Last week, the Internal Revenue Service (IRS) released Rev. Proc. 2020-45, announcing the annual contribution limits and maximum carryover for Flexible Spending Accounts (FSAs) and contribution limits for qualified transportation benefits. In short, the amounts will remain the same for next year. Learn more about the 2021 FSA contribution limits and other updates below.
The 2021 FSA contribution limits will be $2,750 annually. The limit applies to health and limited purpose FSAs.
The annual contribution limit applies equally to single and married participants. As such, a married couple could have both spouses open an FSA and both contribute $2,750 individually ($5,500 total in benefits). Keep in mind, employers may choose to offer a lower contribution amount.
A health FSA can be used for a wide variety of out-of-pocket healthcare expenses, such as medications, co-pays, dental and vision expenses, and more. A limited purpose FSA, however, can only be used for dental and vision expenses.
Employers may offer a carryover provision to their FSA plans for unused funds. In 2021, the max FSA carryover is $550.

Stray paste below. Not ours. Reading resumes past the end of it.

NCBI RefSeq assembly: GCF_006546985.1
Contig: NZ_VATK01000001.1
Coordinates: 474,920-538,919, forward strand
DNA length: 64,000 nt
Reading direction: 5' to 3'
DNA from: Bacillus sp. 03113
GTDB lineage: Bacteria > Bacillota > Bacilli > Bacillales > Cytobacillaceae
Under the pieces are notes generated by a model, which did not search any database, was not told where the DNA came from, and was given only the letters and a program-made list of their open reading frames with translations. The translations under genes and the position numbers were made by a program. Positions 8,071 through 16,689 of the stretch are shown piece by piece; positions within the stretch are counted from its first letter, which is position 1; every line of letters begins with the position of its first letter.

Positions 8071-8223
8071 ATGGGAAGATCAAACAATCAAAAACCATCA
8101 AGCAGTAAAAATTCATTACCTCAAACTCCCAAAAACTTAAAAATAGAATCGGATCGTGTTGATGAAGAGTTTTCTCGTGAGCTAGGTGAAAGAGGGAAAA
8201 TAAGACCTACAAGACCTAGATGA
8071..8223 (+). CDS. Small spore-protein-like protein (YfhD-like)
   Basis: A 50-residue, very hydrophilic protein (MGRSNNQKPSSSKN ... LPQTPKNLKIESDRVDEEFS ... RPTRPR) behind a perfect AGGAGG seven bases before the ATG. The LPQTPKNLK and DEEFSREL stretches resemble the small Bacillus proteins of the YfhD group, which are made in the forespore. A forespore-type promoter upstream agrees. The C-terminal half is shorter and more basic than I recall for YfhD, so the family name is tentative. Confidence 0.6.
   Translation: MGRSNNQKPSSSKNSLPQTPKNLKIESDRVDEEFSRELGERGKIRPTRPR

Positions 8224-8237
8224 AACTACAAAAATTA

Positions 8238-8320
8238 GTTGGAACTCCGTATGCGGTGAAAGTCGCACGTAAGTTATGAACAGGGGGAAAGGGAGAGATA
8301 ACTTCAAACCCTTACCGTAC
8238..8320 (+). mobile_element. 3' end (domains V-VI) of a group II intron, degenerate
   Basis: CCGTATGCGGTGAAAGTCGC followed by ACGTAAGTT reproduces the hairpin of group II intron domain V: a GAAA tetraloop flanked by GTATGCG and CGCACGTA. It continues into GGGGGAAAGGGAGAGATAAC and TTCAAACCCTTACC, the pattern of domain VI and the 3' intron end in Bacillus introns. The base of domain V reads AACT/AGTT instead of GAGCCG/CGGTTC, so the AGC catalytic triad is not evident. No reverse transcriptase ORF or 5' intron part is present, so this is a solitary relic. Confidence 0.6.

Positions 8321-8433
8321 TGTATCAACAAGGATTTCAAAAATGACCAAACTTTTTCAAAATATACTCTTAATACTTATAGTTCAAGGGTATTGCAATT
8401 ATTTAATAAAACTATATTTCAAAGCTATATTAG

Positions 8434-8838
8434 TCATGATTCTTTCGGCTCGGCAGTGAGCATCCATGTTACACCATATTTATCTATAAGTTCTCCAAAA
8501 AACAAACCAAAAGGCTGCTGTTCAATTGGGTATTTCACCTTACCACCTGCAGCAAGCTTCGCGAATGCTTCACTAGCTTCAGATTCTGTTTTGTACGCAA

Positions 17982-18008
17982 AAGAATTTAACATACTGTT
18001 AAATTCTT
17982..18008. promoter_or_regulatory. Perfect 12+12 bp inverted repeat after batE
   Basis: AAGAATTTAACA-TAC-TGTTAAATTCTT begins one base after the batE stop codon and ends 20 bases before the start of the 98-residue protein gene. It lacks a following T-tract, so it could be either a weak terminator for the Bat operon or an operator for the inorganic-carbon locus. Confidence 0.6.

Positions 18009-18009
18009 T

The carryover limit was increased earlier in 2020, from $500 to $550. Going forward, the limit will be indexed to 20 percent of the annual FSA contribution limit.
The employer must amend its plan to increase the carryover limit.
A person could carryover $550 from the previous year and elect the annual maximum of $2,750. This would give the FSA participant $3,300 total to spend on out-of-pocket expenses.
In addition to announcing FSA contribution limits, the IRS also posted the 2021 monthly limits for qualified transportation benefits. The 2021 limit remains at $270 per month.
Qualified transportation benefit accounts can cover expenses for transit passes, commuter vehicle fare, and parking fees associated with traveling to and from a person’s place of work.
In May 2020, the IRS announced annual contribution limits for Health Savings Accounts (HSAs).
Starting January 1, 2021, HSA owners may contribute:
The out-of-pocket maximums also go up, while the HDHP minimum deductibles will stay the same. Learn more about 2021 HSA contribution limits, out-of-pocket maximums, and minimum deductibles.
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